Tysoe has been at The Oval in the past week, overseeing Sam Curran and Amar Virdi‘s first few sessions back bowling, and said that things had gone “really smoothly”. Eighteen England bowlers are now back in individual training, with a seven-week run-in between their return and the planned first West Indies Test on July 8.

The ECB’s performance director Mo Bobat has previously said that the schedule for this summer is likely to be “pretty brutal”, and that it may be necessary to rotate fast bowlers in order to reduce injury risks. Seamers have been bowling around six overs each per session and will gradually build up over the coming weeks.

“A lot of work went into drawing up the protocols with the ECB, and then implementing all of the logistics,” Tyose said. “The important thing is that the players are safe, and that they can still have some quality training – otherwise there’s no point doing it. The ECB have been brilliant throughout the process, and we’re looking forward to seeing how things progress.”

ALSO READ: How are cricketers keeping fit in lockdown?

Surrey are one of two counties, along with Lancashire, not to have furloughed players during the lockdown, meaning the squad have been checked in on regularly. The club have run weekly Zoom yoga sessions to help increase the squad’s mobility, and Tysoe is hopeful that if a county season is possible later in the summer, players “are not going to take too long to turn around at all”.

“We’re satisfied that they’re in as good a position as they could be at the moment. When we do get the green light to get back in and know when fixtures are, we’re in a position where we’re comfortable we can get them turned around in a relatively quick period of time.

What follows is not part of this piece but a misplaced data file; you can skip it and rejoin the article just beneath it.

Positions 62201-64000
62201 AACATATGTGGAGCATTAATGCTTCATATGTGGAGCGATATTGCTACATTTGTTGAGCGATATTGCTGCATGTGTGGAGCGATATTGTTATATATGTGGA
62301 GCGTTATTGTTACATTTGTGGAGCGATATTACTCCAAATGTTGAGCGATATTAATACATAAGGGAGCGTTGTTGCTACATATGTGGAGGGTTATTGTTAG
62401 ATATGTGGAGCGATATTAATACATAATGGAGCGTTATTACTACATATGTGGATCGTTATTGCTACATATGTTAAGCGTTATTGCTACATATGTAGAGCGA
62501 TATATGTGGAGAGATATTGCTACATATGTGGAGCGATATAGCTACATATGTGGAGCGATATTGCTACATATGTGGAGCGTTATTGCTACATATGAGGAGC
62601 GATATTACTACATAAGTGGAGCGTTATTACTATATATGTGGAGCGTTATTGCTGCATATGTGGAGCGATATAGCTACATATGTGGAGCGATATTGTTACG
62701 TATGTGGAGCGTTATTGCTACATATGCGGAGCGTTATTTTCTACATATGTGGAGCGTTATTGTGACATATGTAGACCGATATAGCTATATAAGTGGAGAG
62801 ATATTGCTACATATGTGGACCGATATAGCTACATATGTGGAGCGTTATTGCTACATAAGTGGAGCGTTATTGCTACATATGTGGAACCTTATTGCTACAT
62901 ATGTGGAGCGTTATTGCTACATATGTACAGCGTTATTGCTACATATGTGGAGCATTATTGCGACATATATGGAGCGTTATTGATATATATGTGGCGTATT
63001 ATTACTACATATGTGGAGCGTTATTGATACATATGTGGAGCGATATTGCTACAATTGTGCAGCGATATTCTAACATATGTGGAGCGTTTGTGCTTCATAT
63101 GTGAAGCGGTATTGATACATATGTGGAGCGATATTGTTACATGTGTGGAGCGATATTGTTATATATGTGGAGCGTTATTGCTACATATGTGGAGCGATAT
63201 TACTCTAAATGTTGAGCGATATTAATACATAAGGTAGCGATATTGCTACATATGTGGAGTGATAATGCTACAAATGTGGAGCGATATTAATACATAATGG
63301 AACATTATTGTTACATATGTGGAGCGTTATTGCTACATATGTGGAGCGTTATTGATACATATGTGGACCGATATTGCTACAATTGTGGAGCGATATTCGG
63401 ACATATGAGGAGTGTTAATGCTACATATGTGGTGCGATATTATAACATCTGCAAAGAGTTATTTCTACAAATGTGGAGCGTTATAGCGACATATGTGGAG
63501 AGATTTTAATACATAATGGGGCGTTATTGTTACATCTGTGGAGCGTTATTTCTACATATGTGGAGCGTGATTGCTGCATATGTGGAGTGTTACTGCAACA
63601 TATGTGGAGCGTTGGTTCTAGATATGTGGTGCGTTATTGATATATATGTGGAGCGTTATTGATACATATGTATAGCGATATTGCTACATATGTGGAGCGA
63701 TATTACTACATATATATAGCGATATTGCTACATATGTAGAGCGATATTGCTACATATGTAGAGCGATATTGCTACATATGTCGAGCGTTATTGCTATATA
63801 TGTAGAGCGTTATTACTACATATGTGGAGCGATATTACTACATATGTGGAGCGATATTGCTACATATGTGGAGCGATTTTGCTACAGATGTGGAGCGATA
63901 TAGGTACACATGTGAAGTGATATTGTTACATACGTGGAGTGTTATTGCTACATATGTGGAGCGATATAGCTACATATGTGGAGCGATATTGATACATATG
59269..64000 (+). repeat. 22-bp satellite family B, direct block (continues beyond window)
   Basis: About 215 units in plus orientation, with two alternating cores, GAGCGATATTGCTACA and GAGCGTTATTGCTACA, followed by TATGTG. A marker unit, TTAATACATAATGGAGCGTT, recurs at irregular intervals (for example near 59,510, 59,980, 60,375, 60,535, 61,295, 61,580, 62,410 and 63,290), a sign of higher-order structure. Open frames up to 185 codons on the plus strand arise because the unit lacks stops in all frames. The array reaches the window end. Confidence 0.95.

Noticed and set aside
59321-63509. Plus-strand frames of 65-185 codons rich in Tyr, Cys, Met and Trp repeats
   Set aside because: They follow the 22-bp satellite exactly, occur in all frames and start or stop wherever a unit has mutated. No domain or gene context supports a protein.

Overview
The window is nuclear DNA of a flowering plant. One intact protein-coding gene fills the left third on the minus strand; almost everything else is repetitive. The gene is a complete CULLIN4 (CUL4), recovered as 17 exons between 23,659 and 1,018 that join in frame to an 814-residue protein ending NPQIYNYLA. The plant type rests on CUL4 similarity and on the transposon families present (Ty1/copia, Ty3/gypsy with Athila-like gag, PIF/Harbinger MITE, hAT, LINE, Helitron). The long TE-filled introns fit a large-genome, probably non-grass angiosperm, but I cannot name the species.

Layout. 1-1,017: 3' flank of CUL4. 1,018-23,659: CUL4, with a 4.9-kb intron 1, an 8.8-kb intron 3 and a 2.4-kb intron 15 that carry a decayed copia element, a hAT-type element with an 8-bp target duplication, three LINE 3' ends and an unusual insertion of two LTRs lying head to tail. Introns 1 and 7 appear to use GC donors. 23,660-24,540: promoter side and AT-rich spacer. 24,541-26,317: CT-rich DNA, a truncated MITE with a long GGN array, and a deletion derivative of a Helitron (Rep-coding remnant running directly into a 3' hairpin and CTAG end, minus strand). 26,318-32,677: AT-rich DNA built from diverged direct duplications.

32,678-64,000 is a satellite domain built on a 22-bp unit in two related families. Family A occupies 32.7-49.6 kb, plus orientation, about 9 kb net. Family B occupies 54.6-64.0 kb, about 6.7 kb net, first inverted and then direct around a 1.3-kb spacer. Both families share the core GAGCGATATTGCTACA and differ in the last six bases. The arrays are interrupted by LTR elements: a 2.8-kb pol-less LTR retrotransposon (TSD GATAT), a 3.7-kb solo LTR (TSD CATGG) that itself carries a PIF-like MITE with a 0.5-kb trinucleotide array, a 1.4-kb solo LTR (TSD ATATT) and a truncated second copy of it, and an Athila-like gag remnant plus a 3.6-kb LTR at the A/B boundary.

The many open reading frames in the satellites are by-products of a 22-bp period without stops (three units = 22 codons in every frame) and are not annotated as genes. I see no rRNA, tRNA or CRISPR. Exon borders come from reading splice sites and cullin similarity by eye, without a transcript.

“For the fast bowlers, they can’t bowl in the nets or outside but we can mimic those movements with medicine balls to make sure soft tissues are used to repeatedly producing those powerful, dynamic movements.

“One of the things we can’t do is influence the bone density of the spine. Pete Alway, who did a PhD with the ECB, did his research on spinal density of fast bowlers, and we now know that there’s nothing that can strengthen the spine for bowling better than bowling itself. You lose spine density pretty quickly when you stop bowling, and predictably it can take you longer to build that up: we need to be mindful of building them back up sensibly.”



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Ollie Pope ready for trial by West Indies fire despite slow warm-up pitch

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Ollie Pope has insisted that England are ready for the challenge of facing a fiery West Indian pace attack next week, despite three days of preparation on a “slow” wicket in their intra-squad warm-up match.

West Indies officially added Shannon Gabriel to their squad on Thursday evening, and he looks set to go straight into the side that plays at the Ageas Bowl on July 8. He is expected to be joined by Kemar Roach, Alzarri Joseph and captain Jason Holder – who averages 14.22 with the ball in Tests since 2018 – in the same formidable fast-bowling line-up which blew England away in Barbados and Antigua last year.

Pope has an imperious record against bouncers in his fledgling Test career to date, scoring 67 runs off the 54 short balls he has faced to date and being dismissed only once, and managed to withstand a brief barrage from Ben Stokes and Jamie Overton on the final day of the warm-up.